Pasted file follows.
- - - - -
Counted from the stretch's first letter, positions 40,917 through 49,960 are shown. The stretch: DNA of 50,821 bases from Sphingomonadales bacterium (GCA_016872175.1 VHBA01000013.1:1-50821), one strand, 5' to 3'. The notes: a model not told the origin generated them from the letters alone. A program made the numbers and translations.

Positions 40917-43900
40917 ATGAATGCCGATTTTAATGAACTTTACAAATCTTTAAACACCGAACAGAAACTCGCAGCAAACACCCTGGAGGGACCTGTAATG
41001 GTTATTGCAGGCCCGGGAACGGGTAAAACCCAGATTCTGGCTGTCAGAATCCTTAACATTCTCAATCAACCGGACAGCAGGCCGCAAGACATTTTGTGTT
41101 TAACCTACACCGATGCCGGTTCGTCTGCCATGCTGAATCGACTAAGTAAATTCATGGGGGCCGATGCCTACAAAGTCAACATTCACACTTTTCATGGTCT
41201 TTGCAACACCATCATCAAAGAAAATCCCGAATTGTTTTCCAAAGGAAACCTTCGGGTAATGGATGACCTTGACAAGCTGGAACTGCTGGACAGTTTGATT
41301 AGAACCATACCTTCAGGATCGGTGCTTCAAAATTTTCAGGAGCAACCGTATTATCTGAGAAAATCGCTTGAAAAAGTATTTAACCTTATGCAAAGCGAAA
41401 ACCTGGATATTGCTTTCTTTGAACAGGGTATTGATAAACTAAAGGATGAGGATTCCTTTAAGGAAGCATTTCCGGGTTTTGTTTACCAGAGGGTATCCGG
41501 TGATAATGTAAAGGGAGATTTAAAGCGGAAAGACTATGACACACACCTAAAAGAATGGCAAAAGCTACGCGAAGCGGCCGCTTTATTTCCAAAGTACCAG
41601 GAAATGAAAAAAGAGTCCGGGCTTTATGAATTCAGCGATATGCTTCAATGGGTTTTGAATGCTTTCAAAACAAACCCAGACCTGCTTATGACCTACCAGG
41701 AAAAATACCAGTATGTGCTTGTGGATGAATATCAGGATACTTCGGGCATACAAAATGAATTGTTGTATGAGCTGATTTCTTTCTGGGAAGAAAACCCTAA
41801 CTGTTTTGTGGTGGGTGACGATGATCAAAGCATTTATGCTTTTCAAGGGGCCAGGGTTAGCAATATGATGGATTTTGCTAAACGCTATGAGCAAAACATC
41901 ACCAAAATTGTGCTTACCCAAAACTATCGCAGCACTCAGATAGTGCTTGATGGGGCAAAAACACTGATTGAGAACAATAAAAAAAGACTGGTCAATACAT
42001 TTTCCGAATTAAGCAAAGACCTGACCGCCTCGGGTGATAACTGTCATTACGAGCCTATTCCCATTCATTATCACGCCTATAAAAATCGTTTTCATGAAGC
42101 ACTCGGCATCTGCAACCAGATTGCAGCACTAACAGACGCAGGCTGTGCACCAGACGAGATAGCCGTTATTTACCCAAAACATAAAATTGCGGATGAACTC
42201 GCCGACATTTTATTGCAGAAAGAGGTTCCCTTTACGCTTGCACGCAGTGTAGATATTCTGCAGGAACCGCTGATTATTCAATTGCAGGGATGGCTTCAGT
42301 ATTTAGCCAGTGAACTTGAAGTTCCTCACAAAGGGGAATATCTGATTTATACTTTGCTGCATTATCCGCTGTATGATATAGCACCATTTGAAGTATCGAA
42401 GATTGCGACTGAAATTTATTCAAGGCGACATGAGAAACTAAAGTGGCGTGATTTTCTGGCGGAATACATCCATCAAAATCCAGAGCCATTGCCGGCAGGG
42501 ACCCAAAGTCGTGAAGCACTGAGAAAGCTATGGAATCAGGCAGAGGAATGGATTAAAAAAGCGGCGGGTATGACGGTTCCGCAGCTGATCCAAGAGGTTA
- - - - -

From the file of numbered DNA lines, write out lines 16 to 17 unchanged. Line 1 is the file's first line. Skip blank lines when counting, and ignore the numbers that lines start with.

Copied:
42201 GCCGACATTTTATTGCAGAAAGAGGTTCCCTTTACGCTTGCACGCAGTGTAGATATTCTGCAGGAACCGCTGATTATTCAATTGCAGGGATGGCTTCAGT
42301 ATTTAGCCAGTGAACTTGAAGTTCCTCACAAAGGGGAATATCTGATTTATACTTTGCTGCATTATCCGCTGTATGATATAGCACCATTTGAAGTATCGAA